Parties face new rules to end 'white men's club'

Details of candidates should be revealed to end discrimination, says inquiry
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Indy Politics

Political parties will be forced to declare how many women, ethnic minority and disabled applicants they reject as candidates in an attempt to change Parliament's image as a club of middle class, middle-aged men.

An inquiry chaired by the Commons Speaker, John Bercow, called yesterday for much greater efforts by the parties to ensure that the House of Commons is "fit for the 21st century".

In future, parties will publish online every six months details of the candidates they are selecting for the next general election. An amendment to the Equality Bill, now going through Parliament, will ensure there is "public accountability" to the secretive process of candidate selection.

The all-party Speaker's Conference said parties were the "gatekeepers" to the Commons and had to be the agents of change but that their record on promoting diversity was "uneven".

Its inquiry found that while more women and black and Asian people were trying to become candidates, "the fact remains that at present the House of Commons continues to be largely white, male, middle-aged and middle class."

It added: "People from under-represented groups who are putting themselves forward for selection are still proportionately less likely to be selected, or to be selected for a seat the party thinks it can win, than their counterparts."

The inquiry found that parties only monitored their progress internally, so there was no public accountability. It said: "Unless the performance of different parties can be compared with each other (and with the performance of parties throughout the world) there is likely to be insufficient pressure for the political parties to pursue the cultural change which is needed from them before we can have a House of Commons fit for the 21st century."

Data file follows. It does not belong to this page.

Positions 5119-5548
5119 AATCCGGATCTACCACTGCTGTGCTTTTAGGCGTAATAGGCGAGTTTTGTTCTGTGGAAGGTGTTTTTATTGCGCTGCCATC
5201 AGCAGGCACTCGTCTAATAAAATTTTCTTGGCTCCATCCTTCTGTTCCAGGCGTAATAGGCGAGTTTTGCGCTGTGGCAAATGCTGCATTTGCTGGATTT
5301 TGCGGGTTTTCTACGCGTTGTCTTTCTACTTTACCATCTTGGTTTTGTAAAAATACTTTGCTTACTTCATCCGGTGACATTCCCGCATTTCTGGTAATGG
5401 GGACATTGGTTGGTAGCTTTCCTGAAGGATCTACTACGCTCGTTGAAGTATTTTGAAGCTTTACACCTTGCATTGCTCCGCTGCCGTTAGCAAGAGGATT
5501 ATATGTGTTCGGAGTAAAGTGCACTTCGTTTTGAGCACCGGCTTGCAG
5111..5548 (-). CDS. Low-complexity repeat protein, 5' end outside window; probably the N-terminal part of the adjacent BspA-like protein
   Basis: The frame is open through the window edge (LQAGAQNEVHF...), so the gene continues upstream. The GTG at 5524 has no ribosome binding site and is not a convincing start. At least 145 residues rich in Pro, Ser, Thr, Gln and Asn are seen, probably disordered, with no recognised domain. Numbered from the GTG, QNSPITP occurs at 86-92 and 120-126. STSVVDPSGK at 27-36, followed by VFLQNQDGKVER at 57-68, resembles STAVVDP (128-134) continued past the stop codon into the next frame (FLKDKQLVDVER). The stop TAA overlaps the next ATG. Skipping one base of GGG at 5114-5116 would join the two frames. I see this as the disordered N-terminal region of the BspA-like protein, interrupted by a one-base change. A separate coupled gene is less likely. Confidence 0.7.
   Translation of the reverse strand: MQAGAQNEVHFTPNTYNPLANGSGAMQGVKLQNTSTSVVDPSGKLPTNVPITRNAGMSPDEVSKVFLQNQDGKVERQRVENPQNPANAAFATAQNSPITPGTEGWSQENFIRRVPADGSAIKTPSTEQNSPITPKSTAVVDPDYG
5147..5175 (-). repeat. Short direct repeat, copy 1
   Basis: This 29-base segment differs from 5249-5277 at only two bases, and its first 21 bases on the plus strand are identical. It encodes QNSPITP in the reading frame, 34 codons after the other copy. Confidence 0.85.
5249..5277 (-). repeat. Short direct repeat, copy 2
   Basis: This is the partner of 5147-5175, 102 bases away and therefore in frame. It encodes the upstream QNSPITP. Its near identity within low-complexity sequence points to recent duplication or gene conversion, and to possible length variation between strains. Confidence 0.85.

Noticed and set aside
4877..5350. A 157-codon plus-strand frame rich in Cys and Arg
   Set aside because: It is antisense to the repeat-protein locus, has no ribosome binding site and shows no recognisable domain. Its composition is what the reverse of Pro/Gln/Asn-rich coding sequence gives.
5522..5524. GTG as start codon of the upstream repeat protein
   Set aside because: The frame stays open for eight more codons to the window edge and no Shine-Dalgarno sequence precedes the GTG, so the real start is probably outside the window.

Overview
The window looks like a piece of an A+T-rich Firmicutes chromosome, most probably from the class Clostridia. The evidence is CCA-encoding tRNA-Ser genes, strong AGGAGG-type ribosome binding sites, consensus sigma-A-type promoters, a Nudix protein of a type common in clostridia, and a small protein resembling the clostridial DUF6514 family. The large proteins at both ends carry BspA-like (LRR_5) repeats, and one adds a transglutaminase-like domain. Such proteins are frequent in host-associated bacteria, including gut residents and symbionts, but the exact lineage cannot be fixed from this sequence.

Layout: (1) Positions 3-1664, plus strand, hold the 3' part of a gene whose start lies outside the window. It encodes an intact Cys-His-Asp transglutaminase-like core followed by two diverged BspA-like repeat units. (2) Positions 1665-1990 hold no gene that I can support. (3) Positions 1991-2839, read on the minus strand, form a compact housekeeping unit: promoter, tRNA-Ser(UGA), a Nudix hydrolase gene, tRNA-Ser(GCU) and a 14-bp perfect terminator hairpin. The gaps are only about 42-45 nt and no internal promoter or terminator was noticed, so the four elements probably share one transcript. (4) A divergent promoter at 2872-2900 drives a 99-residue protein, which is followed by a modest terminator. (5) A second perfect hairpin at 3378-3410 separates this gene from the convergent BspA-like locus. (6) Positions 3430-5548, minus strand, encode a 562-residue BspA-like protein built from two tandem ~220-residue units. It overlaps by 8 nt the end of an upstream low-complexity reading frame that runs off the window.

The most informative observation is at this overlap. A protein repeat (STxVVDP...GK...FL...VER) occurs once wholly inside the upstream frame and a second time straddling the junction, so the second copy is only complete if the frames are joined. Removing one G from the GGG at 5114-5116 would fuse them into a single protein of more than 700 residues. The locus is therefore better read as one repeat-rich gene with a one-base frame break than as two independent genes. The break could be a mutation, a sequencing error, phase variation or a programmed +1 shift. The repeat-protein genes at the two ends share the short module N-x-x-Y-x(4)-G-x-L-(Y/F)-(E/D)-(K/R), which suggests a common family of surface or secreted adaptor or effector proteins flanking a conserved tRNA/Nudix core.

Although all parties are committed to boosting the number of women, black and Asian and disabled MPs, the Speaker's Conference found there was little information in the public domain about the people seeking nomination who fail to become candidates. "To monitor progress properly requires data from all stages of the selection process, from the initial call for applicants to the final outcome. Otherwise we will only ever know about the individuals who are successful," said its report.

The conference was told that fewer disabled and openly gay people were putting themselves forward as candidates than women, black and Asian and disabled people. It is also looking into representation of the lesbian, gay, bisexual and transsexual community.

Scope, the disability charity, backed the conference's proposal but said more needed to be done to remove the obstacles to disabled people entering Parliament. Abigail Lock, its head of advocacy and campaigns, said: "This is an encouraging development to help increase Parliament's diversity. However, whilst monitoring the number of unsuccessful parliamentary candidates will be helpful, this needs to be accompanied by firm action to tackle the range of barriers that effectively lock people from minority groups out of the selection process.

"Disabled people in particular are shockingly under-represented in British public life. One of the biggest barriers they face is a lack of financial support to help meet the extra costs associated with their impairment, such as sign language interpreters."